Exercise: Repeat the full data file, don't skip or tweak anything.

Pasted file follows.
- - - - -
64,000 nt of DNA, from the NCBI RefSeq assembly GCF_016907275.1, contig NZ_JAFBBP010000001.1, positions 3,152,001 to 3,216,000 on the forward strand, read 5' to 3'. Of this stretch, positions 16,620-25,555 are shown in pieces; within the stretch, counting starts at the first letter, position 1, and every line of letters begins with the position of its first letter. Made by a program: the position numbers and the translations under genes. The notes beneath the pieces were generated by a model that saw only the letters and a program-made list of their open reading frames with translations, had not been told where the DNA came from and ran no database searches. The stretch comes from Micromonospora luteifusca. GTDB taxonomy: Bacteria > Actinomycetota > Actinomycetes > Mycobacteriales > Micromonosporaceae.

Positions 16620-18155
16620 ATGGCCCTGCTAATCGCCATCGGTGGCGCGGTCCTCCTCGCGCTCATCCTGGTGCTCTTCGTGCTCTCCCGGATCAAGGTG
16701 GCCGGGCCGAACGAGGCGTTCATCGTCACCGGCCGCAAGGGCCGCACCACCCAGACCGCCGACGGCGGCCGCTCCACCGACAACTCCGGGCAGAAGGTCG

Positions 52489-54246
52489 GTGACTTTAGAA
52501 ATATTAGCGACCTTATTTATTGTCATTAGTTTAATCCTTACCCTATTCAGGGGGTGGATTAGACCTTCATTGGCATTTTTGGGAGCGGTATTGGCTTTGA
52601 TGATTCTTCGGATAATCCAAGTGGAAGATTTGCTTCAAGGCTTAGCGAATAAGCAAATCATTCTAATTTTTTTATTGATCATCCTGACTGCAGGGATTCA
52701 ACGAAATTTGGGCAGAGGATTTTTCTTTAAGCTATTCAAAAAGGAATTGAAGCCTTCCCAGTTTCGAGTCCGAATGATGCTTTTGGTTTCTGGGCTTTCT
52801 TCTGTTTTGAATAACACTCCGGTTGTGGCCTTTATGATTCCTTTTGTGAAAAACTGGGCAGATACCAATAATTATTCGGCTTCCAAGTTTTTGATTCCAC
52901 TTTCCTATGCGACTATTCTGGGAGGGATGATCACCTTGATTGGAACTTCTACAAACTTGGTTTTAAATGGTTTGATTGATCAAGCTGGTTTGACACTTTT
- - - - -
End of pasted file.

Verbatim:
64,000 nt of DNA, from the NCBI RefSeq assembly GCF_016907275.1, contig NZ_JAFBBP010000001.1, positions 3,152,001 to 3,216,000 on the forward strand, read 5' to 3'. Of this stretch, positions 16,620-25,555 are shown in pieces; within the stretch, counting starts at the first letter, position 1, and every line of letters begins with the position of its first letter. Made by a program: the position numbers and the translations under genes. The notes beneath the pieces were generated by a model that saw only the letters and a program-made list of their open reading frames with translations, had not been told where the DNA came from and ran no database searches. The stretch comes from Micromonospora luteifusca. GTDB taxonomy: Bacteria > Actinomycetota > Actinomycetes > Mycobacteriales > Micromonosporaceae.

Positions 16620-18155
16620 ATGGCCCTGCTAATCGCCATCGGTGGCGCGGTCCTCCTCGCGCTCATCCTGGTGCTCTTCGTGCTCTCCCGGATCAAGGTG
16701 GCCGGGCCGAACGAGGCGTTCATCGTCACCGGCCGCAAGGGCCGCACCACCCAGACCGCCGACGGCGGCCGCTCCACCGACAACTCCGGGCAGAAGGTCG

Positions 52489-54246
52489 GTGACTTTAGAA
52501 ATATTAGCGACCTTATTTATTGTCATTAGTTTAATCCTTACCCTATTCAGGGGGTGGATTAGACCTTCATTGGCATTTTTGGGAGCGGTATTGGCTTTGA
52601 TGATTCTTCGGATAATCCAAGTGGAAGATTTGCTTCAAGGCTTAGCGAATAAGCAAATCATTCTAATTTTTTTATTGATCATCCTGACTGCAGGGATTCA
52701 ACGAAATTTGGGCAGAGGATTTTTCTTTAAGCTATTCAAAAAGGAATTGAAGCCTTCCCAGTTTCGAGTCCGAATGATGCTTTTGGTTTCTGGGCTTTCT
52801 TCTGTTTTGAATAACACTCCGGTTGTGGCCTTTATGATTCCTTTTGTGAAAAACTGGGCAGATACCAATAATTATTCGGCTTCCAAGTTTTTGATTCCAC
52901 TTTCCTATGCGACTATTCTGGGAGGGATGATCACCTTGATTGGAACTTCTACAAACTTGGTTTTAAATGGTTTGATTGATCAAGCTGGTTTGACACTTTT